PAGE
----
Homestead Sports activities Complicated receives remake as a metropolis contract with La Ley Nears

Written by Miami Today on April 28th, 2011


By Zachary S. Fagenson
La Ley Enterprises just invested about $ 1 million in the often dormant Homestead Sports Complex to prepare for a Mixed Fighting Alliance match in early May and an international youth baseball tournament from June to August.

Although La Ley and the City of Homestead are yet to sign a contract for the use and possible purchase of the 140 acres, in January the city council ordered employees to work out a deal with La Ley and recently granted entertainment company Miami a 60-day one License to use the complex.

“Hopefully we will bring something forward in the next few weeks,” said Marleen Volkert, assistant to the management of City Manager George Gretsas.

Meanwhile, La Ley has redesigned “pretty much all of the seating, all of the suites, and the entire exterior of the ballpark,” said President John H. Ruiz. “We completely redesigned all the fields that were outside at the back, as well as the field in the main stadium. We took down the scoreboard and put in a huge LED screen. We have the sound system, the shelters, the changing rooms, all the indoor offices. “

La Ley has also replaced broken lights, built a baseball diamond for ages 7-13, and upgraded the complex to broadcast games in high definition.

Finally, Mr. Ruiz said, “We are in the process of building one [outdoor] Olympic-size pools and we’re also considering building a water park. “

At the beginning of the negotiations, Mr. Ruiz, a lawyer, said he planned to renovate much of the complex and add up to 20 indoor basketball courts to bring the city to life and pump $ 60 to 80 million into its economy.

In return, he would pay the complex’s maintenance costs, now $ 300,000 a year, and have the option to purchase the entire ball game for $ 16 million.

The official opening of the complex under La Ley is June 17, when baseball teams for teenagers 8-18 from all over the US plus Japan, Taiwan, Puerto Rico, Nicaragua, Venezuela, Colombia, Panama and even Cuba fly to Miami until 12. Start August.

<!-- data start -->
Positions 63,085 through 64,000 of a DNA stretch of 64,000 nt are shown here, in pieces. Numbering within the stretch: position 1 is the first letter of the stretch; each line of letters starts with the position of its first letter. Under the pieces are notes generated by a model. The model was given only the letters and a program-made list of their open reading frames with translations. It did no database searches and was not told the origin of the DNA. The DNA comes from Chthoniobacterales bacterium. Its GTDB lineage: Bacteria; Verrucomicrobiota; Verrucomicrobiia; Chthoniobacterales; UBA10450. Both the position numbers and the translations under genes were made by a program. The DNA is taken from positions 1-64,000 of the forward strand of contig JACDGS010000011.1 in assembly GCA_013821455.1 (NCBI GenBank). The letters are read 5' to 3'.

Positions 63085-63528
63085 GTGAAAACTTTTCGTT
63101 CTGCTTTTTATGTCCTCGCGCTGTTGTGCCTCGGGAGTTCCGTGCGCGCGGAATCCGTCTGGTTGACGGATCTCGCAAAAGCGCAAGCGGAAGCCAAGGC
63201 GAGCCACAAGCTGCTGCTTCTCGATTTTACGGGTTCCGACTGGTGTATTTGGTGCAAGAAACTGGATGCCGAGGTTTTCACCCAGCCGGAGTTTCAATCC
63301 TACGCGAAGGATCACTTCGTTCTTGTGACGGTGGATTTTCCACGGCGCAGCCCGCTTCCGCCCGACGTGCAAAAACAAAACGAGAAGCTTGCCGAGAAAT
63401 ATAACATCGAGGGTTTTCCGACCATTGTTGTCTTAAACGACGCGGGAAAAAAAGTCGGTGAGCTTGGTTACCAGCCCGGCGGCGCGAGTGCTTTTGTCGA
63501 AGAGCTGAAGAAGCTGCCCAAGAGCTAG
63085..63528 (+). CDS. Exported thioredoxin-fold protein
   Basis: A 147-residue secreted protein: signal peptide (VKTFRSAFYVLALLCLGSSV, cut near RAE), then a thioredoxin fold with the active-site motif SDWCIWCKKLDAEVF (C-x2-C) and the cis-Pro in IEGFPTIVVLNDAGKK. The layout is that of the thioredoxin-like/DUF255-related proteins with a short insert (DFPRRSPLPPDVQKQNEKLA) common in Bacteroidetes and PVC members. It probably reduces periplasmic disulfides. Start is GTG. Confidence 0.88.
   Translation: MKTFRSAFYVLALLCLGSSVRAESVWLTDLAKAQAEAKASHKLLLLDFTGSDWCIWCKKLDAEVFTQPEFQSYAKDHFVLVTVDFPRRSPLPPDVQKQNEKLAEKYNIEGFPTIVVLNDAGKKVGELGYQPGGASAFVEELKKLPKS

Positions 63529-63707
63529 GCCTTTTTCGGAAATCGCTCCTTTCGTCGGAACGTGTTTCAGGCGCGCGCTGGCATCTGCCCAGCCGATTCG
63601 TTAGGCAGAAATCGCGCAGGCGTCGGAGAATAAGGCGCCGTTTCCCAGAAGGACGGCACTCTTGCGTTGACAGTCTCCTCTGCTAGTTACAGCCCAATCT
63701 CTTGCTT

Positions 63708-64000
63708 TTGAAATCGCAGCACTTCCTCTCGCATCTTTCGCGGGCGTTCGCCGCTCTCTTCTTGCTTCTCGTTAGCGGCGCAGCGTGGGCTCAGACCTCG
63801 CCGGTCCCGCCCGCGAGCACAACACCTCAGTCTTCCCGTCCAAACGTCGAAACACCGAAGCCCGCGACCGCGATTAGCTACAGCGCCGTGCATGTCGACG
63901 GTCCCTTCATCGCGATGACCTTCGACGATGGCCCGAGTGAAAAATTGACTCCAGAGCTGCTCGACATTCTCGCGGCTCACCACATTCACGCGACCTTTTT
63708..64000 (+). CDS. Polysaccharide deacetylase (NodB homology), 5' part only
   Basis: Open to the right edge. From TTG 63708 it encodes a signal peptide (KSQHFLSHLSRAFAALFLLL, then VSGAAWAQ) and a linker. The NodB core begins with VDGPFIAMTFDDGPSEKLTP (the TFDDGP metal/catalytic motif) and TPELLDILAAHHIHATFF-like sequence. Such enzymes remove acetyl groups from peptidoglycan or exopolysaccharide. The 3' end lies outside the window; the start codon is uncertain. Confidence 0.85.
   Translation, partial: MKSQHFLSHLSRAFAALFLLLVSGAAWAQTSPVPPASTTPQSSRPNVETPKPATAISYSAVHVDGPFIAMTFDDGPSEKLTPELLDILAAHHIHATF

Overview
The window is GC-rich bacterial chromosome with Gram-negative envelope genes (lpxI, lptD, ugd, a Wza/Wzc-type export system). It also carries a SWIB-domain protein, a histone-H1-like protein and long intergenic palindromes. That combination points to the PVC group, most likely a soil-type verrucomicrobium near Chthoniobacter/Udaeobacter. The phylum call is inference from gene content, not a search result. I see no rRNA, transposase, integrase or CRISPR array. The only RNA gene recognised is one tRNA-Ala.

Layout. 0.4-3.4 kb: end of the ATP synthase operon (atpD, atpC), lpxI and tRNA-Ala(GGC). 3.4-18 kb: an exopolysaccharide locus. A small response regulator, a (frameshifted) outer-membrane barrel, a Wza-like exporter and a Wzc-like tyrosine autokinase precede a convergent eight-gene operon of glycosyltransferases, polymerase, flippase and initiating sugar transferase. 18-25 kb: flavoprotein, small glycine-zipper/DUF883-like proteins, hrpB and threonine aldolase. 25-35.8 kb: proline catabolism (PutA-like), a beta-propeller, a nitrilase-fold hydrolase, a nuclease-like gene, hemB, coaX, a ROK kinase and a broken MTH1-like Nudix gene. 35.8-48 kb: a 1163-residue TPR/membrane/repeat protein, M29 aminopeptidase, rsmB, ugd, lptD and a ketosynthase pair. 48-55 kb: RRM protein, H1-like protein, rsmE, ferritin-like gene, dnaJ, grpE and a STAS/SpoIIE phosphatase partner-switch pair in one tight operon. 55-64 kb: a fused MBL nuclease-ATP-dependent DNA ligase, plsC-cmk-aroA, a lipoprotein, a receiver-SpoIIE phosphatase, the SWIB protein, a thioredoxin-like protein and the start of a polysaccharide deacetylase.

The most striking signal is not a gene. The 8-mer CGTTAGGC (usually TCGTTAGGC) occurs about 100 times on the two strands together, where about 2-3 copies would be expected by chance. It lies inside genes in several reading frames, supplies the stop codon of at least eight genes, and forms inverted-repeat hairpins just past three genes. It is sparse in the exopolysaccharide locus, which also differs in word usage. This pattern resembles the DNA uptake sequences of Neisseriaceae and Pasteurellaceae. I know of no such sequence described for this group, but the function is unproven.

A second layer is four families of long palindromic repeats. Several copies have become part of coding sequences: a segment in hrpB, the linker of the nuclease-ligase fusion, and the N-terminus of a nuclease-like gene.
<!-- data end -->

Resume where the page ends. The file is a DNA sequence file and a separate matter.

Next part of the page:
The popping of the bats in the facility could trigger a collective sigh of relief in the area.

The city built the baseball stadium, the centerpiece of the complex, in 1991 as a spring training home for the Cleveland Indians. Approximately $ 12 million of the $ 22 million construction cost was wrested from the city of Miami Beach when the courts ruled Homestead was required to collect tourist tax after Miami Beach broke an agreement to recover a surplus from the county’s 3% resort tax pool to give to Homestead.

The complex suffered approximately $ 6.2 million in damage from Hurricane Andrew in 1992. After the reconstruction, the Indians decided not to move in. Since then, the stadium has served a variety of uses, including as a backdrop for reality television and as a set in the Oliver Stone film “Any Given Sunday”.

Homestead has since tried unsuccessfully to use the rebuilt stadium for professional football and professional baseball teams for spring training.

Mr. Ruiz said his plan for the center will attract 150,000 to 200,000 people to the southern part of the county annually.

Read the entire issue of Miami Today online. Subscribe to e-Miami today.

Comments are closed.